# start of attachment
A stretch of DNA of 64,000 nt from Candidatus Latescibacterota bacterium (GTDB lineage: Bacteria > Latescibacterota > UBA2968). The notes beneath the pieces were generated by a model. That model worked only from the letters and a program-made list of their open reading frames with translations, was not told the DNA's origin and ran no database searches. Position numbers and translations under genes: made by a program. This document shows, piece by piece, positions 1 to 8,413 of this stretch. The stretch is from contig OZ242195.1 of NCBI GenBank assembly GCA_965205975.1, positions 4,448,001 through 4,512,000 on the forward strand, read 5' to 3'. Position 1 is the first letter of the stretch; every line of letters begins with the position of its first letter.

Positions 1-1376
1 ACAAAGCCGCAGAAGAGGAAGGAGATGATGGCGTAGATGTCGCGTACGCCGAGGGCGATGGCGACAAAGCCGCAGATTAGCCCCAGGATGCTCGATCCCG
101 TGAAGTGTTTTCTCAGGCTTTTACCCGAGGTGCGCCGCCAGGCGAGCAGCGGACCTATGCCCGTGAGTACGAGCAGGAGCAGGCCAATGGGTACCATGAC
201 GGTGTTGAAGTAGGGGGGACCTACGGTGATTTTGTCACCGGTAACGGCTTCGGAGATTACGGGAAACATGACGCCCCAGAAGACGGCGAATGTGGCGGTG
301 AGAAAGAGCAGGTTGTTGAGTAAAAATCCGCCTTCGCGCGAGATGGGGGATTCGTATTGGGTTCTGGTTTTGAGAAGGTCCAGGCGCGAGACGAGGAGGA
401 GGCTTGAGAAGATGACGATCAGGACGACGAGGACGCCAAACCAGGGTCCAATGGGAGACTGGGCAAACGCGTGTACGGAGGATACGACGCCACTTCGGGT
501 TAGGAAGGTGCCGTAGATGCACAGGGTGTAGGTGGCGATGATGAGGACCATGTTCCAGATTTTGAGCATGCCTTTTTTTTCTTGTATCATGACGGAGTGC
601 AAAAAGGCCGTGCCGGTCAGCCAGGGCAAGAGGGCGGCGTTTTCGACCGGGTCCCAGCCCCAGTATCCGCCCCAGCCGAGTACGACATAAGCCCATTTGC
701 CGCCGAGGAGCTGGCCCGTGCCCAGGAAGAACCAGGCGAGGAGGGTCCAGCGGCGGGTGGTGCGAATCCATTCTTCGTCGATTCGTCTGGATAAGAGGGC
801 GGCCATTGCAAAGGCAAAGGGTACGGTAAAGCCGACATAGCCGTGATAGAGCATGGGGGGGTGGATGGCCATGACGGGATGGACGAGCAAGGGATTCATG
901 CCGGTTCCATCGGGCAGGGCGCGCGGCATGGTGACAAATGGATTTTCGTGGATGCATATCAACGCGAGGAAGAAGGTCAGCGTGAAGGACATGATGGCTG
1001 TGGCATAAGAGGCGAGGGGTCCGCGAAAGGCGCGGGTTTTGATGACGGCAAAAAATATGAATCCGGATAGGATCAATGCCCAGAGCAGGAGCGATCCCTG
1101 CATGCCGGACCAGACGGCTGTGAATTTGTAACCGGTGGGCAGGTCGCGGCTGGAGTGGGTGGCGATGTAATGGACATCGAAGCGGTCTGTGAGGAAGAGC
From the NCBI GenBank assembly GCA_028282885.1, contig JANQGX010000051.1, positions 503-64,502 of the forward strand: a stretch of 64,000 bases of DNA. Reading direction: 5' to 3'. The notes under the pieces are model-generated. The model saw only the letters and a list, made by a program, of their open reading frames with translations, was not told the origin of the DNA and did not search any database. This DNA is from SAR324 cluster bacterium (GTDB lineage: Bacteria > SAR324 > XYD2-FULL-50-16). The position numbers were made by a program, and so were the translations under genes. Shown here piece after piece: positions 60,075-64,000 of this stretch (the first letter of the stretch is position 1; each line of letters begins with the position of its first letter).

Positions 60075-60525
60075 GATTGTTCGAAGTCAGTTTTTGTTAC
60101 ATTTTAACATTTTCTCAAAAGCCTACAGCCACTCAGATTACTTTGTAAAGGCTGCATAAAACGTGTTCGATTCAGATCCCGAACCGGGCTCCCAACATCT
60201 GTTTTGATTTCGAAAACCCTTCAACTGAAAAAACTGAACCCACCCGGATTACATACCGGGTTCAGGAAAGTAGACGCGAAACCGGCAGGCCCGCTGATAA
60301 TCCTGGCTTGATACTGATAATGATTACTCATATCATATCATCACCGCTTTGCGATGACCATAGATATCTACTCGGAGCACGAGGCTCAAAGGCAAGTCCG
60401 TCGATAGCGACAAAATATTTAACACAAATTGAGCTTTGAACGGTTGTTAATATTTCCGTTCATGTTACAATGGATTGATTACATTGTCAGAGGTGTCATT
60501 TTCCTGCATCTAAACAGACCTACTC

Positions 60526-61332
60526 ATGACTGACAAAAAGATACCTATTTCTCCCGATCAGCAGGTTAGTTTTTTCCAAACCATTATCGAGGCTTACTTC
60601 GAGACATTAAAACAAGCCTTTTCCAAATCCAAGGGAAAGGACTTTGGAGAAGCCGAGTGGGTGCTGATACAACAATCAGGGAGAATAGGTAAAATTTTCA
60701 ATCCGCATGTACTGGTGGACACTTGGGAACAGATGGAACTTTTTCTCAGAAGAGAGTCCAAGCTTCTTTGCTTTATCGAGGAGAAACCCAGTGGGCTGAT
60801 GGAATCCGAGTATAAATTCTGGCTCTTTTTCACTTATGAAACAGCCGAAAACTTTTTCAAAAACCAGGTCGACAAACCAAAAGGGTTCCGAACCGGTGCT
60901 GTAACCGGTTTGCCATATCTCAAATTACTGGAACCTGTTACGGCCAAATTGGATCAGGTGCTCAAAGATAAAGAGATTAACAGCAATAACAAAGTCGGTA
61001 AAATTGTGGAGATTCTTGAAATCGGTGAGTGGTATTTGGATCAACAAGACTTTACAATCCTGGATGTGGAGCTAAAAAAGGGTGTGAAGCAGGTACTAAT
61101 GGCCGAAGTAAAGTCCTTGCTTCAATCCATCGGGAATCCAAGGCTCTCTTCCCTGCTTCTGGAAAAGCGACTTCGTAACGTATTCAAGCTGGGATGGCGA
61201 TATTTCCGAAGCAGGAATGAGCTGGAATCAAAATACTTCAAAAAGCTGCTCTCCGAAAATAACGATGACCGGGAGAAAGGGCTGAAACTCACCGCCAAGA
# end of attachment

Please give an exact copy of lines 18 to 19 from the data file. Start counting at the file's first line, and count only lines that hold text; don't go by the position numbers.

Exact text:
60101 ATTTTAACATTTTCTCAAAAGCCTACAGCCACTCAGATTACTTTGTAAAGGCTGCATAAAACGTGTTCGATTCAGATCCCGAACCGGGCTCCCAACATCT
60201 GTTTTGATTTCGAAAACCCTTCAACTGAAAAAACTGAACCCACCCGGATTACATACCGGGTTCAGGAAAGTAGACGCGAAACCGGCAGGCCCGCTGATAA